Cape Coast Castle, Ghana, West Africa   Leave a comment

Cape Coast Castle is a fortification that dates back to the mid-1600’s and is located on the coast of Ghana in West Africa.  Originally built for the gold and timber trades, it became a major hub in the trans-Atlantic slave trade.  In 1844, it was also the seat of Britain’s colonial Gold Coast (Ghana) government.

At the peak of the slave trade this castle would typically hold 1,000 male and 500 female Africans destined for slavery.  These captives arrived from all over northern and western Africa, some of whom had been marched through portions of the Saharan desert before reaching Cape Coast.  They were held for up to 6 weeks in underground dungeons with a single small window for ventilation, and a human waste ditch in the center.  Food was sparse, disease was rampant, and “attrition” was unsurprisingly high.  These people were primarily destined for the Caribbean sugar plantations, the mainland American colonies, and Great Britain.

We toured this UNESCO world heritage site in early December during our visit to Ghana.  Our guide, a young college-educated Ghanaian woman, not only explained the history of the fort and slave trade but also took us through the dungeons and passage tunnels.  She briefly turned out the lights in our subterranean dungeon for emphasis, and showed us the shackles and other tools of control and punishment.  In a singularly perverse irony one of the rooms where several hundred men lived (and died) was directly below the castle’s chapel.

From inside it was impossible to capture the fort in a single image, so I focused on specific architectural features.  Rather than conveying horrors of the slave trade I’m afraid the photos come across more or less as some sort of historic building in an equatorial paradise.  You’ll have to use your imagination.  I’m afraid no photo or photos can convey the real story.

(Above) Gun emplacements, ocean side.

(Above) Inner courtyard.  Officers and merchants lived in an above ground paradise.  Captives lived in an underground hell.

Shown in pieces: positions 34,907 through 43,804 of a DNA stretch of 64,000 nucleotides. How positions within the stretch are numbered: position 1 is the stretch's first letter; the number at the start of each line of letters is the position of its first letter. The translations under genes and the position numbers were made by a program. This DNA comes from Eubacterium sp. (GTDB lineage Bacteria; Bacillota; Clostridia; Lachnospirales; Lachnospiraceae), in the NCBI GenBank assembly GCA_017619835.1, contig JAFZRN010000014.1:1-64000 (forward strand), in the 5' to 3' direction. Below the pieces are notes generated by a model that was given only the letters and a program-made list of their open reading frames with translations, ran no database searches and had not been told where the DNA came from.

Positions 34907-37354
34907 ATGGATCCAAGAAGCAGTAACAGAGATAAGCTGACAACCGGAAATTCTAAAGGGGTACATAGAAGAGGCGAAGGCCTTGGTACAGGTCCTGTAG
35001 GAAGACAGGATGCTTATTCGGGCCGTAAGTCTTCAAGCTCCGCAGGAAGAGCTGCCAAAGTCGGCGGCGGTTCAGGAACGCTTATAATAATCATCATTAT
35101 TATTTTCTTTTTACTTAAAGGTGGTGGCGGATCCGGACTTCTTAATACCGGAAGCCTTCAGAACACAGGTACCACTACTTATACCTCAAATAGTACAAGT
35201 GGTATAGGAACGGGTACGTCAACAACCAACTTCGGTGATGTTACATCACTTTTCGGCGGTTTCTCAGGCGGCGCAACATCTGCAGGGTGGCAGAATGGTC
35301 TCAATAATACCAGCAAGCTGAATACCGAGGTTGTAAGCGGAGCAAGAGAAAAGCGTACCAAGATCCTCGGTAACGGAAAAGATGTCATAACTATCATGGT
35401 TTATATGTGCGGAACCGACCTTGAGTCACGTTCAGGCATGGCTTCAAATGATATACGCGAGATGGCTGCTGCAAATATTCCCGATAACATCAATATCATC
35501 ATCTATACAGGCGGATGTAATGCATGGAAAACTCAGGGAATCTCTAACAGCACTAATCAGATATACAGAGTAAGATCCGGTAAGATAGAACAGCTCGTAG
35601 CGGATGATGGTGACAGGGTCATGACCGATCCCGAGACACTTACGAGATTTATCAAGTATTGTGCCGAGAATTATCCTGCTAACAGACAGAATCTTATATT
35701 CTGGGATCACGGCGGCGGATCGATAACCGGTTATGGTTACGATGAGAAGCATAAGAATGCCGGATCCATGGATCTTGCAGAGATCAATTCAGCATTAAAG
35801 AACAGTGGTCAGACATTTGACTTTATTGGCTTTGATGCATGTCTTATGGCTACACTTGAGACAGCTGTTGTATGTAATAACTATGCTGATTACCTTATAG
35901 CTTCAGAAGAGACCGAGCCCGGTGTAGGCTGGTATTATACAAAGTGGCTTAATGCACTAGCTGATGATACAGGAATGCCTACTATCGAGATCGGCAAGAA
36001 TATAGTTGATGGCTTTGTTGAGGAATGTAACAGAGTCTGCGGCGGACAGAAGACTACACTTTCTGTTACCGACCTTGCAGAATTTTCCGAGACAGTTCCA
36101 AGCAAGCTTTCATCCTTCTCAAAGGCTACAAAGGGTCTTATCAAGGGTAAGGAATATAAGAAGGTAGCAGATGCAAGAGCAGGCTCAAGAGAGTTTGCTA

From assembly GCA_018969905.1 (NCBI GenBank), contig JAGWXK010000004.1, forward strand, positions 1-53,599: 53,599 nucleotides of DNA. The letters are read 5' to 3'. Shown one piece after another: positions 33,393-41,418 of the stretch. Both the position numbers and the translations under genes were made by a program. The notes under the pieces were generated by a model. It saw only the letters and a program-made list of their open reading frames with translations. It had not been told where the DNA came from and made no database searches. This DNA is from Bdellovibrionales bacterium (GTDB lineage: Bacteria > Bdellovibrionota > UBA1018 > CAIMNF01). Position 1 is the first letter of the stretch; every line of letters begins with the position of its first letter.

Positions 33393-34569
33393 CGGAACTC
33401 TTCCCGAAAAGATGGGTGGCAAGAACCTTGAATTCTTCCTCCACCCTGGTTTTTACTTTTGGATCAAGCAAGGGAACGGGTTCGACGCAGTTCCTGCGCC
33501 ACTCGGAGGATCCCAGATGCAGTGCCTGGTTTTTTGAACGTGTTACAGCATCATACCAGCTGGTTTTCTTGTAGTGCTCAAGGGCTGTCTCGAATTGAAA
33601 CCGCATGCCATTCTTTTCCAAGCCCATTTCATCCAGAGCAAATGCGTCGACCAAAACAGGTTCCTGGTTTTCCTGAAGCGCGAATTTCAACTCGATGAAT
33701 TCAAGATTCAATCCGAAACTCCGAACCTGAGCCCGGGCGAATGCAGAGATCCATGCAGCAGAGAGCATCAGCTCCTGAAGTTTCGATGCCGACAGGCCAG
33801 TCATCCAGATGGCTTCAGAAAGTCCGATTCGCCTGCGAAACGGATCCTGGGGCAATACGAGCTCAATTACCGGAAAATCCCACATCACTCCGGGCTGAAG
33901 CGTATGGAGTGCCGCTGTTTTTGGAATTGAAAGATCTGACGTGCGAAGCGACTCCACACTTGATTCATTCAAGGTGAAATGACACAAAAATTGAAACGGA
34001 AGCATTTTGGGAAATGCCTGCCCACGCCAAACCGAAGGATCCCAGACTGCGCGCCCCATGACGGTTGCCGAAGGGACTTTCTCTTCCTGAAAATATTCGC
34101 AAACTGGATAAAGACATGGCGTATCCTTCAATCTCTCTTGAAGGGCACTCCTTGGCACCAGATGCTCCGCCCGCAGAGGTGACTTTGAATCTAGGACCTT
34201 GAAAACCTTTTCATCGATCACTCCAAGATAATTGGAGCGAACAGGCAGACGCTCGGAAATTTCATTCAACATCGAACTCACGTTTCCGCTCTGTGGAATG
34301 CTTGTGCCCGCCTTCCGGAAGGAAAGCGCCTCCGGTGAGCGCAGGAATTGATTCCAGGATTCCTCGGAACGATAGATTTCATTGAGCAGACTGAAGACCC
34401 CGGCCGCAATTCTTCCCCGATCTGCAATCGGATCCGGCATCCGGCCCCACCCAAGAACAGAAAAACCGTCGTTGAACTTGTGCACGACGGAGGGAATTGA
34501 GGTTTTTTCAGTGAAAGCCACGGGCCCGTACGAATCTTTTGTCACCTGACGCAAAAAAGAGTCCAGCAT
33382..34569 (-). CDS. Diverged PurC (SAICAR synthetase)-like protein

(Above) “Door Of No Return”.  Two hundred years ago those slaves who survived their imprisonment were led in chains through this door to a waiting ship.  The cross-Atlantic journey was a continuation of the hell.

(Above) Passageway next to inner courtyard.

(Above) View of courtyard and gun emplacements from upper balcony.

(Above) The “gold coast” could also be named for the warm sunlight and highlights.  This was a difficult exposure to capture.  It took a lot of post-processing work.

(Above) When I can’t capture the “whole”, I try to focus on architectural details.  Stair cases are a favorite.

(Above) More staircase details.  The white stucco and blue sky begs for a photo.

(Above) Okay, one last staircase photo.  Probably one too many . . .

(Above) The colors were spectacular.  Almost made me forget the reason that the fort was here.

(Above) Beach side view through a window in the castle wall.  This is a three-image stack of photos merged into a single image.  One normally metered shot, one over-exposure at +2, and one under-exposure at -2.  Combined in Photomatix Pro software.

(Above) No shortage of cannon on the ocean side.  Protecting the human cargo from theft or from emancipation, I wonder?

(Above) Passageway down to the “Door Of No Return”.

(Above) A different view of the “Door Of No Return”.  Another three-stack image in Photomatix.

(Above) We saw these oddly patterned ravens throughout Ghana.  This one was kind enough to pose on the castle wall for a photo.

(Above) For the tens of thousands of lives lost or sold.

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Posted January 3, 2012 by ~ Bruce in Architecture, Travel Photography, Uncategorized

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